Active for over 160 years, government-run, church-operated residential schools were instituted in order to indoctrinate Indigenous peoples into colonial European political, social, and cultural values. Between the 1830s and 1996, when the last residential school closed in Canada, more than 150,000 First Nations, Métis, and Inuit children were forcibly removed from their families and communities to live in boarding schools, where they were stripped of their culture, traditions, and native language through systematic abuse under the pretense of education. The legacy of the residential school system continues to have far-reaching effects on survivors, their descendants, and communities today.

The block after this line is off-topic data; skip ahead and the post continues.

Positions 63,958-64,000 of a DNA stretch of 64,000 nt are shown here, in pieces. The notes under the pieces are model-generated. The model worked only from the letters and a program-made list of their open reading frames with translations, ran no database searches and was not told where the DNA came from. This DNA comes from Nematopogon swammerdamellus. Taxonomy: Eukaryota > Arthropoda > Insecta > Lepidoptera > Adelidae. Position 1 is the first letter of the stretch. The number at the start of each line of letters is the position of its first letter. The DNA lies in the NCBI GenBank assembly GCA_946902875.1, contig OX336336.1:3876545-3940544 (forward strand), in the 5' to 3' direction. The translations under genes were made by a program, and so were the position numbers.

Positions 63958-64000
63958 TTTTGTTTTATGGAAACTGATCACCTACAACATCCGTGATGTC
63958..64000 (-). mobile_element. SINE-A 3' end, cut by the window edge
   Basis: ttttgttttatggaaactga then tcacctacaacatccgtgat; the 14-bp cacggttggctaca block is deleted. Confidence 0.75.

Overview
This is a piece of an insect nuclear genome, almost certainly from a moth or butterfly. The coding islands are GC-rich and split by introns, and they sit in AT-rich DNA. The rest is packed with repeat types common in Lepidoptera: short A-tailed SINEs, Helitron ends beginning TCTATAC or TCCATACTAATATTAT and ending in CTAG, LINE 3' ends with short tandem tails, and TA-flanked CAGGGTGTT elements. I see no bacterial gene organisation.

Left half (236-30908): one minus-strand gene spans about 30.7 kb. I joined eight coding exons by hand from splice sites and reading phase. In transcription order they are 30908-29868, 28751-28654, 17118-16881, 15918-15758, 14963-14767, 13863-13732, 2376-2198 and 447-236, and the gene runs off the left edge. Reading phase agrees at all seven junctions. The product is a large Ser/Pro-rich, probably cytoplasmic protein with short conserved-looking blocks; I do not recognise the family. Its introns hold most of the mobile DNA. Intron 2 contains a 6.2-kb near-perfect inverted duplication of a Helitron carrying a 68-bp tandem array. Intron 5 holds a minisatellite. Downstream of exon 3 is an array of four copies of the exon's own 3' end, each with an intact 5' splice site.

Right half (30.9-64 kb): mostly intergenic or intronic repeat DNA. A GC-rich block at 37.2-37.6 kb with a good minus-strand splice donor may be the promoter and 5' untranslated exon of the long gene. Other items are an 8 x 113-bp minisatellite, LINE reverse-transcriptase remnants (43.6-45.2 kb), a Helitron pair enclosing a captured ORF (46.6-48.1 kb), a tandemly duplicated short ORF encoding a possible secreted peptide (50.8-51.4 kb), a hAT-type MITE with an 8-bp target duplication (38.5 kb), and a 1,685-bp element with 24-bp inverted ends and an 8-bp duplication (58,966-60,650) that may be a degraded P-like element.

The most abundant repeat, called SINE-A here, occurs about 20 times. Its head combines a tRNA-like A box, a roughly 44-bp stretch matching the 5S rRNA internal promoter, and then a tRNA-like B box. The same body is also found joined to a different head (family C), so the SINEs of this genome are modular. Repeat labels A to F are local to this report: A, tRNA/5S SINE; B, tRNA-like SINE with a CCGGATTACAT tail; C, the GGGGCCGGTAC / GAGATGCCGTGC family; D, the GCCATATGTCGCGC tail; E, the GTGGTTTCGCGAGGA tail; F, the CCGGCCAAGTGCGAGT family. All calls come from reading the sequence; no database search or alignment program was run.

In 2015, the TRC published its summary findings and 94 Calls to Action to redress the legacy of residential schools. Among these are calls on federal and provincial governments to educate the public and address systemic prejudice against Indigenous people in areas such as criminal justice, child welfare, and healthcare.
Reconciliation has only just begun. Just as the system itself did not develop overnight, the process of healing will take time and effort. It is on all of us, individually and as a country, to acknowledge our shared history and its role on the present in order to improve the future.